People suffering from chronic pain hate to hear it, but the pain may really be “all in your head” according to a new study funded by the National Institutes of Health.
The research, published in the journal Pain, found that irregularities in the brain may predict whether a person will suffer chronic lower back pain. Scientists say it’s a discovery that may ultimately lead to changes in the way patients are diagnosed and treated.
“We’ve found the pain is triggered by these irregularities in the brain,” said A. Vania Apkarian, a senior author of the study and a professor of physiology at Northwestern University’s Feinberg School of Medicine. “We’ve shown abnormalities in brain structure connections may be enough to push someone to develop chronic pain once they have an injury.”
Using MRI brain scans of people who had a lower back injury, scientists found they could predict with about 85% accuracy which patients’ pain would persist.
“We were surprised how robust the results were and amazed at how well the brain scans predicted persistence of low back pain. Prediction is the name of the game for treating chronic pain,” Apkarian said.
The predictor was a specific irregularity or marker the scientists identified in the axons, pathways in the brain’s white matter that connect brain cells so they can communicate with each other.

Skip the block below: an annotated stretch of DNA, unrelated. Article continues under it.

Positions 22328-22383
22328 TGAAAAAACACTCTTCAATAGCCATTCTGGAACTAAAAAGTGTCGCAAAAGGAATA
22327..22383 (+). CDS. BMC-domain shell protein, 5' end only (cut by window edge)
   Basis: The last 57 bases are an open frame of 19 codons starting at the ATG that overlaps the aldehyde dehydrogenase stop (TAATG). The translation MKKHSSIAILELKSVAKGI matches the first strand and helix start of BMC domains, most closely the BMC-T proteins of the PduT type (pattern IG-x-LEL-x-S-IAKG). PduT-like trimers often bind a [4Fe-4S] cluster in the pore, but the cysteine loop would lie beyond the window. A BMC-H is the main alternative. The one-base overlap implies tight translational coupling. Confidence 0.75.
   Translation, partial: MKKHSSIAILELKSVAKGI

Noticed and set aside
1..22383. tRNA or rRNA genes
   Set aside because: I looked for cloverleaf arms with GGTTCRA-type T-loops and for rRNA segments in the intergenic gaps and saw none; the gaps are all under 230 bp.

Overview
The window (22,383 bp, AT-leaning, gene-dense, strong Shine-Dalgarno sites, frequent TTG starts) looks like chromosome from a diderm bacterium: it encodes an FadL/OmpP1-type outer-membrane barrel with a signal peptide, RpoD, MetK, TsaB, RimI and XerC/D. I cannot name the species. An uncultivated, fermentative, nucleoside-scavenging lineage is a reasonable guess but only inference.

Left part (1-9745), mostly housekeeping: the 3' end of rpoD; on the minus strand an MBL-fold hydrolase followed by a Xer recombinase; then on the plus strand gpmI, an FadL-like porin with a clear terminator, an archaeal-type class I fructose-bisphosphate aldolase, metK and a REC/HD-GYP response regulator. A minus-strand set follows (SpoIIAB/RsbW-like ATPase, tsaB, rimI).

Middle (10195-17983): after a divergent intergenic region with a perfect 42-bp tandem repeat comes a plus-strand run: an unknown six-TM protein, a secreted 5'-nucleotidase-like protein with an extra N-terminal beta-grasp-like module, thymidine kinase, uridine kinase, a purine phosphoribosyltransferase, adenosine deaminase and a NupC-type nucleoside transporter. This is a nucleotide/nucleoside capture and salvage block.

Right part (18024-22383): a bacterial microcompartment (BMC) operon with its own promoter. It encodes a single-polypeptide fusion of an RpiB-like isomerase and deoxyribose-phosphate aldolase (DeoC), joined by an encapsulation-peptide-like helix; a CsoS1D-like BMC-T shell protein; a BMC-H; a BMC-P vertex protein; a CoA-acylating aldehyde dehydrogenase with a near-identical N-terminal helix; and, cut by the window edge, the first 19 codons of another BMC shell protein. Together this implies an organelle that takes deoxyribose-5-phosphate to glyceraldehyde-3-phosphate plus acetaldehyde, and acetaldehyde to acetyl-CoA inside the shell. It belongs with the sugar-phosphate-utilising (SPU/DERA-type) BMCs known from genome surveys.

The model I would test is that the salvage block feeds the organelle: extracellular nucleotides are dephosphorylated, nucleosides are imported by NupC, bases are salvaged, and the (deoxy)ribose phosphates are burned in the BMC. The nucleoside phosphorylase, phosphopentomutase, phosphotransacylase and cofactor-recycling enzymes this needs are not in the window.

Apkarian and his colleagues scanned the brains of 46 people who had an episode of lower back pain for at least four weeks and had not experienced any pain for at least one year before that.
Over the course of the next year, they evaluated the patients’ pain with examinations and questionnaires. About half of the subjects recovered at some time during the year, but the other half continued to have pain, which the researchers categorized as persistent.
The scientists found a consistent difference in white matter between the subjects who recovered and those who experienced pain throughout the year.
The researchers also found that the white matter of subjects who had persistent pain looked similar to a third group of subjects known to suffer from chronic pain. In contrast, the white matter of the subjects who recovered looked similar to that of healthy control subjects.
The abnormalities identified in the study were found in two brain regions involved in processing emotion and pain.
“The abnormality makes them vulnerable and predisposes them to enhanced emotional learning that then amplifies the pain and makes it more emotionally significant,” Apkarian said.
He explained more about his findings in this interview:
Low back pain represents about 28% of all types of pain in the United States. About 23% of these patients suffer chronic, or long-term, low back pain.
“Currently we know very little about why some patients suffer chronic low back pain,” said Debra Babcock, MD, a program director at the National Institute of Neurological Disorders and Stroke.
“The earlier we detect pain will become chronic, the better we may be able to treat patients.”